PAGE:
Thursday, June 30, 2005

Conscious Self-Deception

A brilliant observation from Wretchard about the evasion of responsibility rampant in our world: (and you really must read his entire post)

Yet acquiescence to this cynical game of political correctness represents the greatest debasement of all. Not only is it cowardly and irresponsible, it allows polite society to evade, for however long it wishes, substantive debate on moral choices which should concern us all. A society which wants to wage war without seeming to shed blood is one which has no intention of confronting the ethical issues. Then we are blind in heart as we are in sight. Nothing to see here, just Move On.

Uncounscious self-deception is usually referred to as "psychological denial". It is a psychological mechanism of great power, and allows its practitioner to avoid psychological conflicts that threaten to tear apart his sense of Self. What about when such a mechanism is deliberate and conscious? I guess we would call it plausible deniability. And it is done for precisely the reasons that Wretchart mentions: to avoid moral choices.

"It's not me!" has become the rallying cry of the moral adolescents among us, who know what needs to be done, but are so frightened of public opinion (as it is manipulated by the press) that they feel it necessary to pander to everyone, lest they lose popularity--or worse, lose votes.

Wretchard mentions several examples. Let me just point to one more (from Powerline):

Mark Levin at NRO's Corner points to the following language, contained in an October 2002 Senate resolution authorizing the president to go to war, for which Senators Reid, Clinton, Schumer, Dodd, Kerry, Edwards, and Biden all voted:

"Whereas members of al Qaida, an organization bearing responsibility for attacks on the United States, its citizens and interests, including the attacks that occurred on September 11, 2001, are known to be in Iraq;
"Whereas Iraq continues to aid and harbor other international terroist organizations, including organizations that threaten the lives and safety of United States citizens;

"Whereas the attacks on the United States of September 11, 2001, underscored the gravity of the threat posed by the acquisition of weapons of mass destruction by international terrorist organizations ... "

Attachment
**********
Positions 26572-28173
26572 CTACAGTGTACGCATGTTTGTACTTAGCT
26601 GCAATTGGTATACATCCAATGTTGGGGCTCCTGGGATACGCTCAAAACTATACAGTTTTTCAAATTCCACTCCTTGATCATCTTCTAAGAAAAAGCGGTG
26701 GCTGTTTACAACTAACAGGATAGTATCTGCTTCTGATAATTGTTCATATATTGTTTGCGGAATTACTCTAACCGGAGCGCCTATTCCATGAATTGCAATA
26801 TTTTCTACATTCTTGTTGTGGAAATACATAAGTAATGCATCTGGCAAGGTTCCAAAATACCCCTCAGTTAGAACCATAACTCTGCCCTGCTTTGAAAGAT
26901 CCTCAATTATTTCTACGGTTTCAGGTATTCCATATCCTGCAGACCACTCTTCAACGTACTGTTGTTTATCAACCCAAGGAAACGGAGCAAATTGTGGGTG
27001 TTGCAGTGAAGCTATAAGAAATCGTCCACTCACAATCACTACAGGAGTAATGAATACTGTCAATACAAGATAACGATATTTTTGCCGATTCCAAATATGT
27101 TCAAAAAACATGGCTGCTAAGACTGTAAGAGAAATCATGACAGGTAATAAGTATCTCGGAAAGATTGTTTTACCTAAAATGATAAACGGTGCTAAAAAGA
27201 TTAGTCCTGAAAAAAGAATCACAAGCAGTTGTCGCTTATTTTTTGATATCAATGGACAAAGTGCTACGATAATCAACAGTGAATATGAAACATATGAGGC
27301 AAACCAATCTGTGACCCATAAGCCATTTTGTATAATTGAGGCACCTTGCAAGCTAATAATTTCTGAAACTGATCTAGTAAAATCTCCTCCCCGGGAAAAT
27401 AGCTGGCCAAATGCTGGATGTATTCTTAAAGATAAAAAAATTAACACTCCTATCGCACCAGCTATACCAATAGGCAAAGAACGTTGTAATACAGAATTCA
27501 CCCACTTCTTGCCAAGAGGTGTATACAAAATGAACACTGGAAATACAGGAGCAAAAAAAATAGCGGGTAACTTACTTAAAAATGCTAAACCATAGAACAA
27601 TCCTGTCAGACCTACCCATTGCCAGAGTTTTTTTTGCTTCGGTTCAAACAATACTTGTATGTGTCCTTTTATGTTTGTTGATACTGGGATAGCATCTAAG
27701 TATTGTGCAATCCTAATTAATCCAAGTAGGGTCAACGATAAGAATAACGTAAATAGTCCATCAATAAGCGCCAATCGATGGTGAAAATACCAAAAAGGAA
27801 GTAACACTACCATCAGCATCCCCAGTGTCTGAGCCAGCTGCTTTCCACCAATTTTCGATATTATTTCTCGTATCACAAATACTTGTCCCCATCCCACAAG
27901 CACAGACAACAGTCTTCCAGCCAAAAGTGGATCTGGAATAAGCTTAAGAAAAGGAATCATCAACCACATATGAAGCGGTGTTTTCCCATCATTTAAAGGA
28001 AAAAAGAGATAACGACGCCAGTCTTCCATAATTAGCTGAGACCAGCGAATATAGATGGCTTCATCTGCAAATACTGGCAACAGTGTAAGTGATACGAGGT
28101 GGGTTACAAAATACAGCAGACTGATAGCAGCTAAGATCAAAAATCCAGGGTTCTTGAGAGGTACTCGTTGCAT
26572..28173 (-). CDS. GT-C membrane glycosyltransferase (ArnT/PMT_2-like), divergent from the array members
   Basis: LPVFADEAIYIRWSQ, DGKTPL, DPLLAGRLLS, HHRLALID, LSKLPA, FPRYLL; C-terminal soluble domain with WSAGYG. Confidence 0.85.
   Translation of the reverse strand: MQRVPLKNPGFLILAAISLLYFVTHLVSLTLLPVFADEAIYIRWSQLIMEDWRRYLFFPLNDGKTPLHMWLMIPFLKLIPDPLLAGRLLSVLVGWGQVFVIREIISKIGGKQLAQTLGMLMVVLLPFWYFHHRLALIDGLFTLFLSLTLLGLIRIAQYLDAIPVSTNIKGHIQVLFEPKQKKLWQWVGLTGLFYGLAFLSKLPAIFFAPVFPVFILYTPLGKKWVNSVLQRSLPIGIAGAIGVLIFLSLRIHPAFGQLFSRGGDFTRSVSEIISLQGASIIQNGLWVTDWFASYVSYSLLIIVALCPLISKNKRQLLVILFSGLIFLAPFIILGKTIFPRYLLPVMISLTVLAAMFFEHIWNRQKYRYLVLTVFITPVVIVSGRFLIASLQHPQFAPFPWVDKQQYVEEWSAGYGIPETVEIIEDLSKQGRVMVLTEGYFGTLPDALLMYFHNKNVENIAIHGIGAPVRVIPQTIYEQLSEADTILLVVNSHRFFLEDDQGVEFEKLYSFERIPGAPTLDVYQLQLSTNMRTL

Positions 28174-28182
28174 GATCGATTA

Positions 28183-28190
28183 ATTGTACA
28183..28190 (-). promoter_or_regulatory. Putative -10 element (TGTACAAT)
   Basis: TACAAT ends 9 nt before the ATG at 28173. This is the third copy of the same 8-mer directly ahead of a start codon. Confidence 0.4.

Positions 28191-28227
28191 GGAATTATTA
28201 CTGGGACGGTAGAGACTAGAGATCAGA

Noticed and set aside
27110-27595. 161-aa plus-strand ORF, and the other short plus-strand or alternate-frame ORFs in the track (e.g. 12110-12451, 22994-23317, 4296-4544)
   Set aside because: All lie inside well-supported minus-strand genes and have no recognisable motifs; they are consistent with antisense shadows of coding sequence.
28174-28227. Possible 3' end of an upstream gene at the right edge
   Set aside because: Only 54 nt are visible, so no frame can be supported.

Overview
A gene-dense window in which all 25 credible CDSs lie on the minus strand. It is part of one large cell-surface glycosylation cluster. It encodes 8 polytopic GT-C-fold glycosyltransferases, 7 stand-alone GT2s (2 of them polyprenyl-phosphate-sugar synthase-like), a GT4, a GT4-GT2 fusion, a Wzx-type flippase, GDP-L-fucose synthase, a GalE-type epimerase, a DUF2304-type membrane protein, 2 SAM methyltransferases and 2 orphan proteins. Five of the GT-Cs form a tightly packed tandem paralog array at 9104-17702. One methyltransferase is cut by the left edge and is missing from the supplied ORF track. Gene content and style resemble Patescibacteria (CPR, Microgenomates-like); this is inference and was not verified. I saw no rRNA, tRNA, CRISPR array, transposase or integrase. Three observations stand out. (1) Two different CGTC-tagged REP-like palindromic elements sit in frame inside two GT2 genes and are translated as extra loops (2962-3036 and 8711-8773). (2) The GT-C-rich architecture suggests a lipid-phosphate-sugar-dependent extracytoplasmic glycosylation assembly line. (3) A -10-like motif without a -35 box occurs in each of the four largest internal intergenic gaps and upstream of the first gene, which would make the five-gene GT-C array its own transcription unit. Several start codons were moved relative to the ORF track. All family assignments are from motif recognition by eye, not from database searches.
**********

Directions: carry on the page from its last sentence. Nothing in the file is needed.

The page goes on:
Yet the Democrats now claim that it is unconscionable for President Bush to link our military action in Iraq to 9/11 and the war on terrorism. What the Democrats really mean is that it is unconscionable for Bush to keep mentioning an issue that has cost them back-to-back elections because they can't convince the public they are sufficiently serious about it.

How expedient is it to "forget" things like this. Or that international intelligence before the Iraq war unanimously concluded that Saddam had WMDs? How convenient to "forget" that 9/11 even happened and be "outraged" that the President would remind us of this fact--especially since we are at war with those who perpetrated it.

This is not simple psychological denial (although there is plenty of that to go around, too). This is the deliberate attempt to manipulate the facts in order to conform with prevailing public opinion.

You want to talk about "fixing" the intelligence (a la the so-called Downing Street Memo-which made such a fuss over nothing)? What the Democrats are doing is "fixing" their morality to conform to the the latest trends and polls.

When their polls go down, they will scramble frantically to adjust their morality accordingly.

Of course, it will never occur to them that their wishy-washy, namby-pamby, "nuanced" approach to doing what is GOOD, RIGHT, AND NECESSARY might be responsible for their declining poll numbers.

That's because they're also in psychological denial.

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